By Amy Nicholson
By Alan Scherstuhl
By Chris Packham
By Stephanie Zacharek
By Stephanie Zacharek
By Inkoo Kang
By Alan Scherstuhl and Stephanie Zacharek
By Ciara LaVelle
If Rocco DeVilliers hadn't been speeding through Missouri a few years ago, he probably wouldn't be screening his film Pure Race for the European film market at Cannes. The 25-year-old Tempe resident co-scripted, produced, directed and edited the low-budget indie, played a small role in it and did "probably 90 percent of the stunts."
It was to the project's benefit that DeVilliers did not take it upon himself to write the music, as well, in light of the good luck that came with the composer he hired. Over lunch one day recently, DeVilliers tells how he made the acquaintance of Lisle Moore, who wrote the score for Pure Race.
"I was going like 105 miles an hour and got pulled over by some cop in Missouri, got arrested, got hauled in, no ATMs in this town, so I had to call a bail bondsman, 'cause I only had like a hundred bucks on me, and the bail was like 450 bucks. They don't take anybody from out of state typically, but I put up one of my editing machines as collateral.
"Turns out the bail bondsman's son is really into music, and has always wanted to score a film. So I ended up going to the guy's house, meeting his son, and we hit it off. He ended up scoring the whole film. Plus, his father was so excited about the project that he put in some money for postproduction."
But the biggest payoff of this serendipitous brush with the law was yet to come. "Lisle has relatives in Cannes. We'll be staying with his aunt. That's the only reason we're able to go at all--it would have been impossible to get a room there."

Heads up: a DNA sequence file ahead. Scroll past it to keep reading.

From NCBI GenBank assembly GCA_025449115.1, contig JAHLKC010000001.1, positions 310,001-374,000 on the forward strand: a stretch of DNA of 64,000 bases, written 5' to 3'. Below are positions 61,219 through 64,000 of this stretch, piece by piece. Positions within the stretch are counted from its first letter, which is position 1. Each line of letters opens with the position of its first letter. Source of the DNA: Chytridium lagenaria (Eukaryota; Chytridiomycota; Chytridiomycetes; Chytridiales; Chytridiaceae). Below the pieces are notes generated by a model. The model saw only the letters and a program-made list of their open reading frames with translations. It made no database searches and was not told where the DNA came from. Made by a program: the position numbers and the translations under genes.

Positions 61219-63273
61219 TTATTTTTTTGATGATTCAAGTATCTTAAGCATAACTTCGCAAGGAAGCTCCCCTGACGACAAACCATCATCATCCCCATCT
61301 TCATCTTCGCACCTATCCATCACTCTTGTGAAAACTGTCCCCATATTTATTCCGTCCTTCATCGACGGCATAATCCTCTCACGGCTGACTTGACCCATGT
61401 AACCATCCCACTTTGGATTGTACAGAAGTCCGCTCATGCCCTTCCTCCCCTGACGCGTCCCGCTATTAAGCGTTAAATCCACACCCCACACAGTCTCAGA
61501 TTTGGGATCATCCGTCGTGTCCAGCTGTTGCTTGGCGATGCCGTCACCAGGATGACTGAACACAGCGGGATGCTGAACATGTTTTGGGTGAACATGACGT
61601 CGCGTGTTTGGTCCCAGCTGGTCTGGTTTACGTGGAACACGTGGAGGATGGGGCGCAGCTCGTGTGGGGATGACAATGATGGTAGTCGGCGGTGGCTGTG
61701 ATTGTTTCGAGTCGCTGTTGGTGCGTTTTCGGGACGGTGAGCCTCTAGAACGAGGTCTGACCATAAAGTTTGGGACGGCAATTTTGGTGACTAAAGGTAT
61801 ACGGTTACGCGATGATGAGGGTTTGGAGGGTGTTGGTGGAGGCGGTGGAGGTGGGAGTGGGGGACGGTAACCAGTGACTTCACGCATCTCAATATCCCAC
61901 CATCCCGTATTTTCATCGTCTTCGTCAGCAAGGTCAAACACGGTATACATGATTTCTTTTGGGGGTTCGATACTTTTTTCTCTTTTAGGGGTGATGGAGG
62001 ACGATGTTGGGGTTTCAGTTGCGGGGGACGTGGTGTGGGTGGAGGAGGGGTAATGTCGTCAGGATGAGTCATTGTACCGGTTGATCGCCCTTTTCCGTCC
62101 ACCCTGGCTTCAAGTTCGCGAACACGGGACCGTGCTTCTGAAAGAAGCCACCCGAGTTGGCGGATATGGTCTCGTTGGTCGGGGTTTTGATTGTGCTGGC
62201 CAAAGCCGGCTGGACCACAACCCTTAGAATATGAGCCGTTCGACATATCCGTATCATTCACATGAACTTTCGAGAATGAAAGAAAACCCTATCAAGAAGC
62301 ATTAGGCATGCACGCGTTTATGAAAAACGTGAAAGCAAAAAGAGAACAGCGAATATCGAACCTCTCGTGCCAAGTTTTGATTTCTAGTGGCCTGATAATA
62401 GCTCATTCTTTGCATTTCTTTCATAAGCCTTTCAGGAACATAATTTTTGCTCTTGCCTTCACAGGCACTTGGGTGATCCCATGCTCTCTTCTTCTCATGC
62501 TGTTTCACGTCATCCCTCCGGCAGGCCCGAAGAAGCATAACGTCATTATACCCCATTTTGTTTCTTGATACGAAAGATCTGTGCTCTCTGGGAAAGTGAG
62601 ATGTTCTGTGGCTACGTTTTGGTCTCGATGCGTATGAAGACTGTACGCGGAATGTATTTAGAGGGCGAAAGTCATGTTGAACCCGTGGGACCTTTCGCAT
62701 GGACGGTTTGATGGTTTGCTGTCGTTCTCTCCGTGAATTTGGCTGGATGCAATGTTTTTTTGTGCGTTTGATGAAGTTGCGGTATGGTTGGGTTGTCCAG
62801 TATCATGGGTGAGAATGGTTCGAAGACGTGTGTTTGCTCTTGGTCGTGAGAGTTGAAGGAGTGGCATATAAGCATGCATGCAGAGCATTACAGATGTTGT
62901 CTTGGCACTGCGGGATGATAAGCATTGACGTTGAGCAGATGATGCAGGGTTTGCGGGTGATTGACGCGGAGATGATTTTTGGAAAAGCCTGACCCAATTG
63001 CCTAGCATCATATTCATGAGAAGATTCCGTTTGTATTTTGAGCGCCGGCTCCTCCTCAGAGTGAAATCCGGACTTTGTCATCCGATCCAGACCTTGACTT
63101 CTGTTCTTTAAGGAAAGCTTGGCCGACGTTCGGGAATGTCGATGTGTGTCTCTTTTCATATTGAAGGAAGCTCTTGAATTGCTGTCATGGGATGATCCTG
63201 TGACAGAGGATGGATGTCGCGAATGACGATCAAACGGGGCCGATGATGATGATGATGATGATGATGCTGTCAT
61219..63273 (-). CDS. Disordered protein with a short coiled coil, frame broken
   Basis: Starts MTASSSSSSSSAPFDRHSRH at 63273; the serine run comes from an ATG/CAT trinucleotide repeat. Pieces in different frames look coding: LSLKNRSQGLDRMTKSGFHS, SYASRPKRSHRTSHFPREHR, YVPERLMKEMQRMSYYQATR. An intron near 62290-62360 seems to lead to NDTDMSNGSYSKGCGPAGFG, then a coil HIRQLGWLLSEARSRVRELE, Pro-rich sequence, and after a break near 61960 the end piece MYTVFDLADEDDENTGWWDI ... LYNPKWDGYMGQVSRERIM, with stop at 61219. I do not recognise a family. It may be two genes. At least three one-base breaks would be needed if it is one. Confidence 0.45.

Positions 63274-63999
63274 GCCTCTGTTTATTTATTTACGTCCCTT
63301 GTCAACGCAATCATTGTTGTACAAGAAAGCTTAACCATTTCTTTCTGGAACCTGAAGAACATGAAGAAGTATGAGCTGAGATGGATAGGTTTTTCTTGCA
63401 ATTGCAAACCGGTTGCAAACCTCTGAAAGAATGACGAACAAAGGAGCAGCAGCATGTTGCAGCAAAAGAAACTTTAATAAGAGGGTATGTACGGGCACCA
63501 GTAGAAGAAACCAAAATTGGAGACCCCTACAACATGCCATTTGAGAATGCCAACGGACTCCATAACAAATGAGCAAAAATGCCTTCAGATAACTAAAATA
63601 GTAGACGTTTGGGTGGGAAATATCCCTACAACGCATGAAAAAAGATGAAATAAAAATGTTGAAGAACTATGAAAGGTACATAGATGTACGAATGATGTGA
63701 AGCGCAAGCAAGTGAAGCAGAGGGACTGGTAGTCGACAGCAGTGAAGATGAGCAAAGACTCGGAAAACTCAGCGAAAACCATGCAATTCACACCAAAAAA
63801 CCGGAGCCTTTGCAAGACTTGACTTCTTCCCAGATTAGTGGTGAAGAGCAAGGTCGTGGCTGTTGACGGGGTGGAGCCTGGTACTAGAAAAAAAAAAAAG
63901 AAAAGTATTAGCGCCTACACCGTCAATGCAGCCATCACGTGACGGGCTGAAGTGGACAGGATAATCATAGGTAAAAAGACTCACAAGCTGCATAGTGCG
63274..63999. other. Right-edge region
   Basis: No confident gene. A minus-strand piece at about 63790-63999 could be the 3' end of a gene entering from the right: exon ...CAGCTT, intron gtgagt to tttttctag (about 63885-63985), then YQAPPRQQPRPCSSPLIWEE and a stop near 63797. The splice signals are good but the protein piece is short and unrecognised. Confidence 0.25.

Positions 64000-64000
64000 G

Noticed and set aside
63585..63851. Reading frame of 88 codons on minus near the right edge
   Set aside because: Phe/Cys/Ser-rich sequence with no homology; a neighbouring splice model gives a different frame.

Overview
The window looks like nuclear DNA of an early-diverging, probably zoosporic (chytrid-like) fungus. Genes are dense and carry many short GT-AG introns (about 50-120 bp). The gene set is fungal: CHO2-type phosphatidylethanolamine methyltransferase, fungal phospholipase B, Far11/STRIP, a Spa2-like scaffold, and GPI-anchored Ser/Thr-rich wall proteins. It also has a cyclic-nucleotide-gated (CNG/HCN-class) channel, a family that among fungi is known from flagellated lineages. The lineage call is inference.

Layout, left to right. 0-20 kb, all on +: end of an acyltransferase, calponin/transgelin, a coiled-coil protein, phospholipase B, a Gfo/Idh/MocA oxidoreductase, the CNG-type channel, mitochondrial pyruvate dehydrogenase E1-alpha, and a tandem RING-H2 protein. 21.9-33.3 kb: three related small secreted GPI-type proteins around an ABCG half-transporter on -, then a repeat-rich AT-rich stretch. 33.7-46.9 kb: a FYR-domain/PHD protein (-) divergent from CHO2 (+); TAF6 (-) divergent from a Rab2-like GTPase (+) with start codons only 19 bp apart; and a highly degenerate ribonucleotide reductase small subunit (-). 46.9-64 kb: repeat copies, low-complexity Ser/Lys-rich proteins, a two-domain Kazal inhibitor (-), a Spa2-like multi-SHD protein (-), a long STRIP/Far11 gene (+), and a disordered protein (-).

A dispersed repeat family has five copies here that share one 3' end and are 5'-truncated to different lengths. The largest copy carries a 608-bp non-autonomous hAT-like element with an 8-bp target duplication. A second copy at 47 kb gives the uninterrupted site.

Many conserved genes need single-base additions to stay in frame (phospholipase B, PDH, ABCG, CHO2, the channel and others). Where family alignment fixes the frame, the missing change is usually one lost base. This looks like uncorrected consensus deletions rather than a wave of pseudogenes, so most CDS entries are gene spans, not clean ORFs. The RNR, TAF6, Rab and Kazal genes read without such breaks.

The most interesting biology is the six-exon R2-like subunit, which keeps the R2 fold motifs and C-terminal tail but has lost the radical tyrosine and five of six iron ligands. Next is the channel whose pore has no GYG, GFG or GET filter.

Shot mostly in Idaho, but with a few scenes done in Tucson or here in the Valley, Pure Race is a conventional but heartfelt action melodrama about racism. The plot concerns two friends, an easygoing black kid and an uptight white kid, who, while traveling cross-country together, stumble into a camp of white supremacists in Idaho and are taken prisoner (their luck on the road isn't as good as DeVilliers'). What makes the picture notable is the resourcefulness with which DeVilliers, working on a budget of about $60,000, was able to execute extended chase and stunt sequences of entirely professional quality--at least as good as those on episodic TV.
DeVilliers shot and edited Pure Race on digital video, which was then transferred to 16mm. Once the film was completed, he says, "We took it to L.A. and started showing it around, and got a real positive response. Several people offered to fund a big-budget version, on film with stars. We also had a couple of distributors who wanted to take it to Cannes and push it there, and we thought, why not do it ourselves, we've done everything else so far. "So we got on the phone, got a booth and a screening room, and we're gonna take it there and try to cut some deals. It won't be in competition, but it'll have three screenings on the list. Who knows, Roger Ebert might come."
One other timing factor, the saddest imaginable, may boost Pure Race's commercial potential by boosting interest in its grim subject matter. As DeVilliers notes, "We wrapped it up a week before the tragedy in Oklahoma." The director, who is white and grew up in Utah, says he was inspired to explore racism after an LDS mission among poor blacks in North Carolina. While Pure Race is clearly antiracism, the poster art for the film, no doubt unintentionally, comes across more ambiguously at a glance--it's cast in red, and features a prominent swastika. A real Nazi might almost not mind hanging it on his wall.
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